Mom, the Mana's Broken Again!

Posted in From the Lab on March 25, 2009

By Noel deCordova

Welcome again, fellow Johnnies and other potential Magic players across the web, to my diabolical laboratory. Today we'll be painfully dissecting, reassembling, and reanimating by lightning ... mana? I know it's a bit of a departure from actual cards, but just bear with me. Besides, I usually (read: always) stick with the biweekly themes, and Mana Fixing Week will be no different.

It would seem as though mana fixing is sort of a boring topic, when there are hundreds of exciting aspects of the game to devote a column to. However, I'm actually quite eager to discuss the joys of mana fixing, simply because it is so incredibly vital when I build decks, whether they be for this column, or just for fun. In my mind, mana fixing is an important piece of deck building for any Johnny, because you have to set up your madcap six-piece combo somehow! I'd be willing to wager that throughout the history of From the Lab (including the numerous years of it bearing the friendly "House of Cards" moniker), many of the crazy deck lists relied on some form of either mana acceleration or color fixing or both to perform the goal of the deck.

In fact, before we get to today's decks (which are appropriately mana fixing–focused) I'd like to share with you all how I figure my mana for most of my decks. The very first thing I must cite is the famous article on mana fixing written by Jay Moldenhauer-Salazar (a former author of this column!). I would highly recommend reading this if you haven't already, as it is basically the standard by which I tally my land count.

The last time I featured a Top Ten list in my column was last December, when I somewhat randomly wrote about the ten most offbeat cards from Morningtide. When I learned this week was to be Mana Fixing Week, I thought I'd bring that idea back to cover my personal Top Ten Offbeat Mana Fixers. Some of these I use heavily when formulating my ideas. Conversely, some I haven't used all that much, but I love their Johnnyness too much to leave them off. Here's my list!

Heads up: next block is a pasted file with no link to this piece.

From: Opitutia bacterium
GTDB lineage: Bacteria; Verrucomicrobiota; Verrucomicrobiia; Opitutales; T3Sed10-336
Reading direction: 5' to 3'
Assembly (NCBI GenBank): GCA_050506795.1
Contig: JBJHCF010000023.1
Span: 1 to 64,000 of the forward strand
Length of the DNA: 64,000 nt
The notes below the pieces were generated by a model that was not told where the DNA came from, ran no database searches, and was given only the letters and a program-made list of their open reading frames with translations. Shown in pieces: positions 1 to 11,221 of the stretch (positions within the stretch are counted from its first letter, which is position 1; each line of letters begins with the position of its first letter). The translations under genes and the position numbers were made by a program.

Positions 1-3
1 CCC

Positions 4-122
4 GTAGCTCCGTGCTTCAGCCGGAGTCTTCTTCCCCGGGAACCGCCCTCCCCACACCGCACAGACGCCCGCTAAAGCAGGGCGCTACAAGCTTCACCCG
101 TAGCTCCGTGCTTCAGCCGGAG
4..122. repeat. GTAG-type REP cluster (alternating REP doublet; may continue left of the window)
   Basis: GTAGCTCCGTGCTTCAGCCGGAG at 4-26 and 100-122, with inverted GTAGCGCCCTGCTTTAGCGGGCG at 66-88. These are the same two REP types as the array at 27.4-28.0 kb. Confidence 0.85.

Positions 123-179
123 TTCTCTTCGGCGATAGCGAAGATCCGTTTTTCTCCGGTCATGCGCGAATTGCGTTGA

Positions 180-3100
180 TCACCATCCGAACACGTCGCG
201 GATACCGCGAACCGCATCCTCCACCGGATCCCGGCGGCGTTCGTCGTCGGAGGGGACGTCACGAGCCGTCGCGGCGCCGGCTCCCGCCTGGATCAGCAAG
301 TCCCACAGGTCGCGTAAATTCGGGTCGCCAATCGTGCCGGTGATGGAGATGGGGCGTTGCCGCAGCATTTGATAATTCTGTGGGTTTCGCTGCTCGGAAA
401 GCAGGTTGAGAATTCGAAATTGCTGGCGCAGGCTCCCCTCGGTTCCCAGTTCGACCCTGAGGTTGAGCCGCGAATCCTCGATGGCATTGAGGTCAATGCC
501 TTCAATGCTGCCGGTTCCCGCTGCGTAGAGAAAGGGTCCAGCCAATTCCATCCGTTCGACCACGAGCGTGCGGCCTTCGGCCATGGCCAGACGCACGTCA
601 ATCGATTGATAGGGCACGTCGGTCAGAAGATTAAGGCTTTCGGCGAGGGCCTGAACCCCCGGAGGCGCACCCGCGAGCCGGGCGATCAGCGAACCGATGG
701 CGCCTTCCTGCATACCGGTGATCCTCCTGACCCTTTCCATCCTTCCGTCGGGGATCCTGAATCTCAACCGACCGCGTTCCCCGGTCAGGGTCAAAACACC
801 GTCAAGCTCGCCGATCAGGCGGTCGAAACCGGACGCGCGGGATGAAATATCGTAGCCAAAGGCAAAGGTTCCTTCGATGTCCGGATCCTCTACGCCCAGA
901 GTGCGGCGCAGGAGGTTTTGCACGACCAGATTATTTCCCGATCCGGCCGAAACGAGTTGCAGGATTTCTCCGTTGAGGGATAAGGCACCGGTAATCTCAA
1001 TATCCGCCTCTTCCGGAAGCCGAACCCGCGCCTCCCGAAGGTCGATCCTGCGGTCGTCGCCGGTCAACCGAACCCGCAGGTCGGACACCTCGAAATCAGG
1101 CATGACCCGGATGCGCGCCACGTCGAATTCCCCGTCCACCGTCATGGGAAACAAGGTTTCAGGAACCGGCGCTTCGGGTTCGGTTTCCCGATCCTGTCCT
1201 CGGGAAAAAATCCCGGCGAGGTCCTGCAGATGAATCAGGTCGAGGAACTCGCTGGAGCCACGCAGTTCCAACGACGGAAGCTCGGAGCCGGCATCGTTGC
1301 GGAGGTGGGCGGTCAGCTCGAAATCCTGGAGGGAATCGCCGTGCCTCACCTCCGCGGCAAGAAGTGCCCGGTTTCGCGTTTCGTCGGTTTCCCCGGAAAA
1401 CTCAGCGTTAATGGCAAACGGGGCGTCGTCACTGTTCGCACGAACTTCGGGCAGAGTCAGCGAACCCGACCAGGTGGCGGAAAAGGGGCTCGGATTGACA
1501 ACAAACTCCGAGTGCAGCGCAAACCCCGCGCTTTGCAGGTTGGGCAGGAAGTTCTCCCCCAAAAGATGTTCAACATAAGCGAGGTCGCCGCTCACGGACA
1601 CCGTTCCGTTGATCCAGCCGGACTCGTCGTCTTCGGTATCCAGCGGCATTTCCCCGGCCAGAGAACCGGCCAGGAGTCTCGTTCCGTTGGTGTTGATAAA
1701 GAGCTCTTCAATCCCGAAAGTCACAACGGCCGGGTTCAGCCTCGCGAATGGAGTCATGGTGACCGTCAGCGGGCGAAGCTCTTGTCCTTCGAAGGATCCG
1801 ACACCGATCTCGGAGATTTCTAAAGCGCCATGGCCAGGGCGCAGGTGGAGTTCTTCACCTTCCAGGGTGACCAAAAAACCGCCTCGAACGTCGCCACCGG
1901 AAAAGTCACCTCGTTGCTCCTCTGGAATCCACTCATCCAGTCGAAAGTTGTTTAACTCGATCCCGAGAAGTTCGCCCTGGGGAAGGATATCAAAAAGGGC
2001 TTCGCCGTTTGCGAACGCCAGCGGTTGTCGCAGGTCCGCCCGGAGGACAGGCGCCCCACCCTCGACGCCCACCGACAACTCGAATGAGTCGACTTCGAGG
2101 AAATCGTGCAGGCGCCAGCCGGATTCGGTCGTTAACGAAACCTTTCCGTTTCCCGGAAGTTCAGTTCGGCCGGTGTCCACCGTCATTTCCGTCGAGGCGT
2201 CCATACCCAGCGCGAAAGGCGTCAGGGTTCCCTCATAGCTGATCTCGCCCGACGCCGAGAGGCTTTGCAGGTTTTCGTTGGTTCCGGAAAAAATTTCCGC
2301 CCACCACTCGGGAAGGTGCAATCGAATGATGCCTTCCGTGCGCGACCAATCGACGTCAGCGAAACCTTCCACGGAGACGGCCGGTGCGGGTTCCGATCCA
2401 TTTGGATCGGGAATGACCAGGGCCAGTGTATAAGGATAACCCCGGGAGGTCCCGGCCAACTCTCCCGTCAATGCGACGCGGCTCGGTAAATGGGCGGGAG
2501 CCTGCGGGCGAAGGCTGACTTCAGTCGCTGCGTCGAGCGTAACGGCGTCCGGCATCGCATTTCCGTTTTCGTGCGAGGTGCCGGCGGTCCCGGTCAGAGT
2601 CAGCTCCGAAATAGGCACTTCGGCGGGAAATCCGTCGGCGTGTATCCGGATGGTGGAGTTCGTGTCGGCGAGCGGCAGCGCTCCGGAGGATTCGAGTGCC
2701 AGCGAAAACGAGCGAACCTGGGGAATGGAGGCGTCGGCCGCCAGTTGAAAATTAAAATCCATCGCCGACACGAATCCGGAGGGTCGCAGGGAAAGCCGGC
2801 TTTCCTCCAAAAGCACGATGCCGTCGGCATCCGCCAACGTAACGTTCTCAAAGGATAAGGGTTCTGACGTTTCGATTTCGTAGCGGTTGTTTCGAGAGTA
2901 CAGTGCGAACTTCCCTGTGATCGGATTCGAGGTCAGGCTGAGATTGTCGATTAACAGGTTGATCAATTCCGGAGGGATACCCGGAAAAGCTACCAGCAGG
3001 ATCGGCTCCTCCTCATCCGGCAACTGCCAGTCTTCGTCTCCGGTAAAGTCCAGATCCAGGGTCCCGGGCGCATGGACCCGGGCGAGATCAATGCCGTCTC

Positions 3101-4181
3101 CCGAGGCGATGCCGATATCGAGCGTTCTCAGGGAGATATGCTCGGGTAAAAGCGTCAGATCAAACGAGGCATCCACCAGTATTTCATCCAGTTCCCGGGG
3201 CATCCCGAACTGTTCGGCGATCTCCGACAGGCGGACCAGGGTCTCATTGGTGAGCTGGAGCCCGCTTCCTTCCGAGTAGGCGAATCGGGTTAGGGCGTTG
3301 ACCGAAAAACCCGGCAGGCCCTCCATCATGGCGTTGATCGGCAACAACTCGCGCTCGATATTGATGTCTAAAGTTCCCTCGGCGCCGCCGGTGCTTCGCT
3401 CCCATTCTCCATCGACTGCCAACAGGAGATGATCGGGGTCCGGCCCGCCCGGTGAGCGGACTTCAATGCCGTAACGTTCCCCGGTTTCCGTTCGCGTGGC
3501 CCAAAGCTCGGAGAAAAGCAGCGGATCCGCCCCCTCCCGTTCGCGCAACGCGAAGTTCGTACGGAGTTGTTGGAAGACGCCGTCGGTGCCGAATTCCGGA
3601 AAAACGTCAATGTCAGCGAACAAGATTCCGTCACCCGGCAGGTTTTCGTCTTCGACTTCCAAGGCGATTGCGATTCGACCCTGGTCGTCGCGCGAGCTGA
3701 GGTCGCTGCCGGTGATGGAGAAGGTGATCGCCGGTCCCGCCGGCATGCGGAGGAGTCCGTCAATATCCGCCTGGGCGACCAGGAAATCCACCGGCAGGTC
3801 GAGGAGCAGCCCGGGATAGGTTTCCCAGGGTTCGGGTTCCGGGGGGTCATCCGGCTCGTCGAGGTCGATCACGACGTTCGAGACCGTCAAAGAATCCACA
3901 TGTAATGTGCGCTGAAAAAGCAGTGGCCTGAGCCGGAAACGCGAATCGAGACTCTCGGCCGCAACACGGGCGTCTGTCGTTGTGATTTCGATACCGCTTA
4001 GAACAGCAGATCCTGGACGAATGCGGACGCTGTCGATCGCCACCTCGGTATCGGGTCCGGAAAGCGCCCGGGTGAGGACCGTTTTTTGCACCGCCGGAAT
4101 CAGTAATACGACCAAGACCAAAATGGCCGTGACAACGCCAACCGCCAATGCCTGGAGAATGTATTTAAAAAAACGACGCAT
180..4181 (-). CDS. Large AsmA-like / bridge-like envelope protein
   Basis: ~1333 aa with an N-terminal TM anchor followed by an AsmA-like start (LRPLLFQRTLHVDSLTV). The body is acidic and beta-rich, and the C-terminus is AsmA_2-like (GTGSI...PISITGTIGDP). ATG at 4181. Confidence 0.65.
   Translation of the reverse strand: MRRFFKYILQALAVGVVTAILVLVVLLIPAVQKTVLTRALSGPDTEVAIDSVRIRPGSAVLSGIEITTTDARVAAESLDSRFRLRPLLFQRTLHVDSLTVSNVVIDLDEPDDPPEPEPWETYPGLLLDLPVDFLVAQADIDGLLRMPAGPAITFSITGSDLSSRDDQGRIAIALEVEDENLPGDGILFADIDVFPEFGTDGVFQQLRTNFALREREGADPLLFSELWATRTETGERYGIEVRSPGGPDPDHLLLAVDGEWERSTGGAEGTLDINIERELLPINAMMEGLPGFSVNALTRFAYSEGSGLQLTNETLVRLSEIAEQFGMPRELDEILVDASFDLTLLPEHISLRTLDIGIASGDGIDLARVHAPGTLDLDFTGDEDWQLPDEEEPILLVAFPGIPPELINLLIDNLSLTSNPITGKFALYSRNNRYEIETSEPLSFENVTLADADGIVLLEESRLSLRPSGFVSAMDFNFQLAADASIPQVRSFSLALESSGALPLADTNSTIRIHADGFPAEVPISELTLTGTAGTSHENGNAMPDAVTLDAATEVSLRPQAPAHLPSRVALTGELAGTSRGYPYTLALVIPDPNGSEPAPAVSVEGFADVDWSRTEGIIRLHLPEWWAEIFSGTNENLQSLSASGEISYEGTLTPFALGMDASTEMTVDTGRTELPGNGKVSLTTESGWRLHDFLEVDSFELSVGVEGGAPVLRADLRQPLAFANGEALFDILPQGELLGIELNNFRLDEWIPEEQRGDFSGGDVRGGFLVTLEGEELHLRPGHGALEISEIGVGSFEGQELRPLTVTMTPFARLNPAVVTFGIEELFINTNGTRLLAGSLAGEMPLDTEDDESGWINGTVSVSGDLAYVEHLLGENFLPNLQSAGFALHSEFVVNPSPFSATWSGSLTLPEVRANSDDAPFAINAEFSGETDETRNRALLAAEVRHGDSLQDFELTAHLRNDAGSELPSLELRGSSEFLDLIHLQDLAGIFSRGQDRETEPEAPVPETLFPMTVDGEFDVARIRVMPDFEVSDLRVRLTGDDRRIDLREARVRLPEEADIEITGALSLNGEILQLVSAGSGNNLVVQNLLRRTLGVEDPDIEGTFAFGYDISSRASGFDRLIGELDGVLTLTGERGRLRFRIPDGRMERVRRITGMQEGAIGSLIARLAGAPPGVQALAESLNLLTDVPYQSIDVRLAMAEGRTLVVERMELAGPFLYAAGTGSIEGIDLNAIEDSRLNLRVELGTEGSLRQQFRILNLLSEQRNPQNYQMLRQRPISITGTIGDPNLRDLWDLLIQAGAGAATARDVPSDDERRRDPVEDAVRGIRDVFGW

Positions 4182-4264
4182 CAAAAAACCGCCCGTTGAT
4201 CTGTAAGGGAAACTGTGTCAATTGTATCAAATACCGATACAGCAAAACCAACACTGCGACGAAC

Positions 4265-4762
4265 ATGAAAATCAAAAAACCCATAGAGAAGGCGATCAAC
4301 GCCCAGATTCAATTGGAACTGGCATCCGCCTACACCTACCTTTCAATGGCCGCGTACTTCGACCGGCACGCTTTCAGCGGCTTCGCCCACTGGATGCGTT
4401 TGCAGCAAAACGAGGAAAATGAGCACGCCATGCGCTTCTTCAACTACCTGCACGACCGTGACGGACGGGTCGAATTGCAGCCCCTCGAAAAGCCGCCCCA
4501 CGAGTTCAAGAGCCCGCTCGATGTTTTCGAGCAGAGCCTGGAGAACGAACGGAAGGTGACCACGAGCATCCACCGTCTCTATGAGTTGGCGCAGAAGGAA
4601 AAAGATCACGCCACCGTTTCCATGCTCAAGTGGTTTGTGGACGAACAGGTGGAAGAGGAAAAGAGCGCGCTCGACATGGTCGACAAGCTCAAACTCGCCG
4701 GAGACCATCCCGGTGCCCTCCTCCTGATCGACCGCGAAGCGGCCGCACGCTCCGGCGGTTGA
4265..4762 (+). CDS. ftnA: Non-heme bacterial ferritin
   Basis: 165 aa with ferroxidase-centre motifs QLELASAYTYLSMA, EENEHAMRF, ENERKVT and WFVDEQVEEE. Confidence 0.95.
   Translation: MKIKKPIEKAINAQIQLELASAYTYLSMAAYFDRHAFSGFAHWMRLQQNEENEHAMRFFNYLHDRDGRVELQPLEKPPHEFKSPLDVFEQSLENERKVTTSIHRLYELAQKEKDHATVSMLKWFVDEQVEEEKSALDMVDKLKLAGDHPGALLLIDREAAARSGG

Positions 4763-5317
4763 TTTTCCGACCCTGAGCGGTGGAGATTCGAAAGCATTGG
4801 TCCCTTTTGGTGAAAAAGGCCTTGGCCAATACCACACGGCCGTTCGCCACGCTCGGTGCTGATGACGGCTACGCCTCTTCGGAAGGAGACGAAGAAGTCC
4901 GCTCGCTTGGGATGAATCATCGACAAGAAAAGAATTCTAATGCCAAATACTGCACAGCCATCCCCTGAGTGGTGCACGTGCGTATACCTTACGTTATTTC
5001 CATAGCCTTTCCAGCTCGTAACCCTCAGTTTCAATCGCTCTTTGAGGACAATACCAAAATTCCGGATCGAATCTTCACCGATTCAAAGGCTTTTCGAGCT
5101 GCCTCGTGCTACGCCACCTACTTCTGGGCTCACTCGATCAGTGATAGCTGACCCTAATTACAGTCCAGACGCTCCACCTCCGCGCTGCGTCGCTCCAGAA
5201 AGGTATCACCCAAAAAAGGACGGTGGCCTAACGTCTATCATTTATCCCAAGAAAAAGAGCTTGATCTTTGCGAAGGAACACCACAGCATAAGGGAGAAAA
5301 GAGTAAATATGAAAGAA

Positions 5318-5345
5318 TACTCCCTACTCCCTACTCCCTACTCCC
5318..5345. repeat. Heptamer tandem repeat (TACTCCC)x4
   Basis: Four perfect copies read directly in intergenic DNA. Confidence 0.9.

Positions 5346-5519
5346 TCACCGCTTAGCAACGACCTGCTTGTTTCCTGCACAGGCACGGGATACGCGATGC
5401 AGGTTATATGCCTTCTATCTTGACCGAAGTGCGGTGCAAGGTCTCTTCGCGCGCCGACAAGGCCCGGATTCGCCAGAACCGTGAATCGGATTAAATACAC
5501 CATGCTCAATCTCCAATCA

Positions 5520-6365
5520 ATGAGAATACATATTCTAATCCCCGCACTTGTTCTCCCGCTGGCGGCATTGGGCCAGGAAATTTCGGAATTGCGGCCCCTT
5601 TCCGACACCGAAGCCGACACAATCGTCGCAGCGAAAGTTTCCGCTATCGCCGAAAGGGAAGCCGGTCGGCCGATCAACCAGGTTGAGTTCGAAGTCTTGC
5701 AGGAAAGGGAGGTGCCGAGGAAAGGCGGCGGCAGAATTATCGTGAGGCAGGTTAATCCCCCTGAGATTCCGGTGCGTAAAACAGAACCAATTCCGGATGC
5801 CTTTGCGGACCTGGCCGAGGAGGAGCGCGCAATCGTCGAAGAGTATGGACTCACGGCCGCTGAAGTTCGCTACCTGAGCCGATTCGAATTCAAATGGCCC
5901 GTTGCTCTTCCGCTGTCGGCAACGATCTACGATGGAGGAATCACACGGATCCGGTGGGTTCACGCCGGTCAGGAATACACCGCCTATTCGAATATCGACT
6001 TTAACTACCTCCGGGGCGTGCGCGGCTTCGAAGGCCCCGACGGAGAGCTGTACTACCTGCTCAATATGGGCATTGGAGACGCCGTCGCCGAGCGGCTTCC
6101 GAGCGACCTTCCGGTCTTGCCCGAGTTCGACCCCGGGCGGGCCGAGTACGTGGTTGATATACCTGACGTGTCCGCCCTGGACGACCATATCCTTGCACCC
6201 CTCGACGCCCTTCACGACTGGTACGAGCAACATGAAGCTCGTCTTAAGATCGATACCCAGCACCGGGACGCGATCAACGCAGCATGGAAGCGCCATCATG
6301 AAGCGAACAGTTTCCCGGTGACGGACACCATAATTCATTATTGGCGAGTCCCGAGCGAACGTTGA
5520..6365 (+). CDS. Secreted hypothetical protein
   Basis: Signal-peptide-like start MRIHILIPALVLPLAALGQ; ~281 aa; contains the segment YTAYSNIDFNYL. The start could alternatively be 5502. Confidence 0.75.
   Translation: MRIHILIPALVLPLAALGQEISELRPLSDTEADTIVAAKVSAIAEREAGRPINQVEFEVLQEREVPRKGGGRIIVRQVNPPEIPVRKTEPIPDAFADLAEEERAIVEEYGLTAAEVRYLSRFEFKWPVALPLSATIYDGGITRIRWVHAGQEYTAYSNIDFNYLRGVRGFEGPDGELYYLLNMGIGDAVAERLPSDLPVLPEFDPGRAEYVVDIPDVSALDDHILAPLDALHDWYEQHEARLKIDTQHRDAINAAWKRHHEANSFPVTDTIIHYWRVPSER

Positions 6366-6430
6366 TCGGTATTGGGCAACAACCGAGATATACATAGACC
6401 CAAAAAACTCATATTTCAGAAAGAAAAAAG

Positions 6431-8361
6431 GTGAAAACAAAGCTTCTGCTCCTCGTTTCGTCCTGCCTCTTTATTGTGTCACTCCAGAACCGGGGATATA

10. Coiling Oracle – A crazy crossbreed between Merchant of Secrets and Elvish Pioneer (and talk about crossbreeding—look at that typeline!), the Oracle is just plain fun.

9. Llanowar MentorLlanowar Elves is obviously efficient, but I'm a wacky guy and thus love wacky versions of classics. The Mentor fuels both graveyard and token strategies while accelerating you all the while.

8. Explosive VegetationRampant Growth meets ... Rampant Growth. I can't think of a more perfectly named card off the top of my head, and it would probably have little competition after an exhausting trip through Gatherer.

7. Scapeshift – No, this isn't an accidental holdover from the previous Top Ten list. Scapeshift just tickles my brain in various ways, perhaps due to the many angles in which it presents itself as a mana fixer.

6. Yavimaya Elder – Classic mana fixing that wasn't exactly acceleration, but rather land thinning. If you run Yavimaya Elder, your deck won't face many problems mana-wise.

5. Terramorphic Expanse – This card is very useful. The only reason this didn't crack the top four was because the rest do more interesting things.

4. Gaea's Balance – Before five-color fixers such as Channel the Suns, Kaleidostone, and Shard Convergence (which Chris Millar neatly discussed in this week's feature article), Gaea's Balance was a surefire Johnny way to assemble all five land types. My favorite trick with it was outlined in Mark Gottlieb's preview article for Vedalken Orrery, in which you play Gaea's Balance, and respond to it via an instant-speed Balancing Act. Presto chango, a five-land swing!